Saturday, July 20

Avdiivka, long-time stronghold of Ukraine, falls to Russia

Avdiivka, long-time stronghold of Ukraine, falls to Russia

Ukraine ordered a complete withdrawal from the ruined town of Avdiivka in eastern Ukraine before dawn on Saturday, ceding a town that had been a military stronghold for nearly a decade, facing to the incessant bombings and assaults of the Russians.

“Based on the operational situation around Avdiivka, in order to avoid encirclement and preserve the life and health of servicemen, I decided to withdraw our units from the city and switch to defense on more favorable lines,” said General Oleksandr Syrsky, Ukraine’s military high command. commander, said in a statement issued overnight.

The fall of Avdiivka, a town that was once home to some 30,000 residents but is now a smoking ruin, is the first major gain by Russian forces since May last year. In recent weeks, Russian forces have intensified their attack along almost the entire length of the 600-mile front.

Ukrainian forces began withdrawing from their positions in the southern part of the city on Wednesday. They have been engaged in a desperate battle for several days to avoid encirclement inside the city, as Russian forces advanced in multiple directions.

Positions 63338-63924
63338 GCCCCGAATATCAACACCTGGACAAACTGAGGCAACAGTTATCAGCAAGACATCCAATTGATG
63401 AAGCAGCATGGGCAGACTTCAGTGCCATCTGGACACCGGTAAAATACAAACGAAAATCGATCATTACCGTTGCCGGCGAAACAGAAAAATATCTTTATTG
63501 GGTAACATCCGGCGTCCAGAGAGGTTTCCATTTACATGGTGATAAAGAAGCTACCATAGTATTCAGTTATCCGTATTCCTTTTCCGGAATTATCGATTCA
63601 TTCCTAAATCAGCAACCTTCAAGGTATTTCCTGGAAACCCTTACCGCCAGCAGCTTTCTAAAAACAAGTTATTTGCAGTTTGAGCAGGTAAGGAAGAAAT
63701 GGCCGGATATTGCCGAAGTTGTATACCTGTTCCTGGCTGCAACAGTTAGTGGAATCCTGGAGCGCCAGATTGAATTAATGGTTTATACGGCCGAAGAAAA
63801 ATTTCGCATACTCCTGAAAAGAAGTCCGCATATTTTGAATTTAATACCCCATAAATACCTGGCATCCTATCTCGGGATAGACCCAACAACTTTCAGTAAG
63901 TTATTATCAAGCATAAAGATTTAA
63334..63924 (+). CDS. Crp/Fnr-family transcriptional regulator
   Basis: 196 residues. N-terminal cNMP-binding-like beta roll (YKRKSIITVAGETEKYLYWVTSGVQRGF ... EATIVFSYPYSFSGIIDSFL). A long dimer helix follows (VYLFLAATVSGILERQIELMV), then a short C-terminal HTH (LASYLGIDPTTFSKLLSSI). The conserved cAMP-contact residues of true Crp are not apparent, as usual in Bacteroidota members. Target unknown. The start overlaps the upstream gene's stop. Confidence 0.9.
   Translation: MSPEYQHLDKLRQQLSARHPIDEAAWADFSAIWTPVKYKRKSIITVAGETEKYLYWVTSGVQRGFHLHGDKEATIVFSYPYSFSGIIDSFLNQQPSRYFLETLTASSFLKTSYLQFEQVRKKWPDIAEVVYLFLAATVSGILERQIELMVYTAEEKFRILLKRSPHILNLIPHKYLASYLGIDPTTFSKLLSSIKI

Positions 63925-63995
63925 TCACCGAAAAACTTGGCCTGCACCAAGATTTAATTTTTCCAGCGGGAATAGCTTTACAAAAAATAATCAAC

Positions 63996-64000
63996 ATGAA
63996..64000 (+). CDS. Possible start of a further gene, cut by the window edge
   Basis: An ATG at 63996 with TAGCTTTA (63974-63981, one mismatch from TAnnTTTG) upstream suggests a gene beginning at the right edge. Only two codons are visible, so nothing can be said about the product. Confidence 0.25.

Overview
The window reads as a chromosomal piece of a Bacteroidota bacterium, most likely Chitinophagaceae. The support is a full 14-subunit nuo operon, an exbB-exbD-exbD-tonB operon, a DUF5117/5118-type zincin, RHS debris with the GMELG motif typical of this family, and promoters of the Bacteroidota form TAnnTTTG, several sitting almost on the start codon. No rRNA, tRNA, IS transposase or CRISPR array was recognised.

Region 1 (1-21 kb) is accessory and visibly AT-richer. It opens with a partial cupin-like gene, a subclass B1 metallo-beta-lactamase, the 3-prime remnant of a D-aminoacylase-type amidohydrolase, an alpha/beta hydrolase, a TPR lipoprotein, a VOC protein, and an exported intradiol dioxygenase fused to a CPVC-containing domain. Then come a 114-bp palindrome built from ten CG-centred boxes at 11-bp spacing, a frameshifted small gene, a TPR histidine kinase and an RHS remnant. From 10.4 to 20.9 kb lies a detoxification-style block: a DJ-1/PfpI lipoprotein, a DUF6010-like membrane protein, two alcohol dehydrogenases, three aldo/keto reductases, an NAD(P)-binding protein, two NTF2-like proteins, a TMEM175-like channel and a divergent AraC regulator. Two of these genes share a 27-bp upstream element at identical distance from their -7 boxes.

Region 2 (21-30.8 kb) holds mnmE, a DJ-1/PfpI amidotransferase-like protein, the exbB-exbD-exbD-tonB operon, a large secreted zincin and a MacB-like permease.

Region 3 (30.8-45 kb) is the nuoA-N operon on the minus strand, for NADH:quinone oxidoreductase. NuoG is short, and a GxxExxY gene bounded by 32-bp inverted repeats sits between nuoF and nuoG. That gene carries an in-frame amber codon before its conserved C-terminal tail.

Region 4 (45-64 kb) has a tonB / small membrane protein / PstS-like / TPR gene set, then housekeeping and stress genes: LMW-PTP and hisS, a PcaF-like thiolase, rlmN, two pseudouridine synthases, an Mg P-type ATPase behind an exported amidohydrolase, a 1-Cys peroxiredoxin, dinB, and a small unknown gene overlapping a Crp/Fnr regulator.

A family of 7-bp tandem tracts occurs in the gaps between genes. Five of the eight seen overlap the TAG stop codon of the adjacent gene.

Oleksandr Tarnavskyi, head of Ukrainian forces in the south, said there was no choice but to withdraw, given Russia’s advantage in firepower and the number of troops they were ready to send into battle.

“In a situation where the enemy is advancing on the corpses of its own soldiers with a 10-to-1 shell advantage, under constant bombardment, this is the only right solution,” he said in a statement .

Some soldiers privately expressed concern in interviews that the call to withdraw came too late, or posted Stark’s accounts on social media of their dangerous and chaotic retreat.

Viktor Biliak of the 110th Brigade, which has defended the city for two years, described Thursday its evacuation of the garrison known as Zenit, in a southern pocket of the city.

Mr. Biliak, who uses the call sign Hentai, said his unit did not have time to move out smoothly – neither to evacuate weapons and equipment, nor to burn papers and lay mines to attack Russian troops.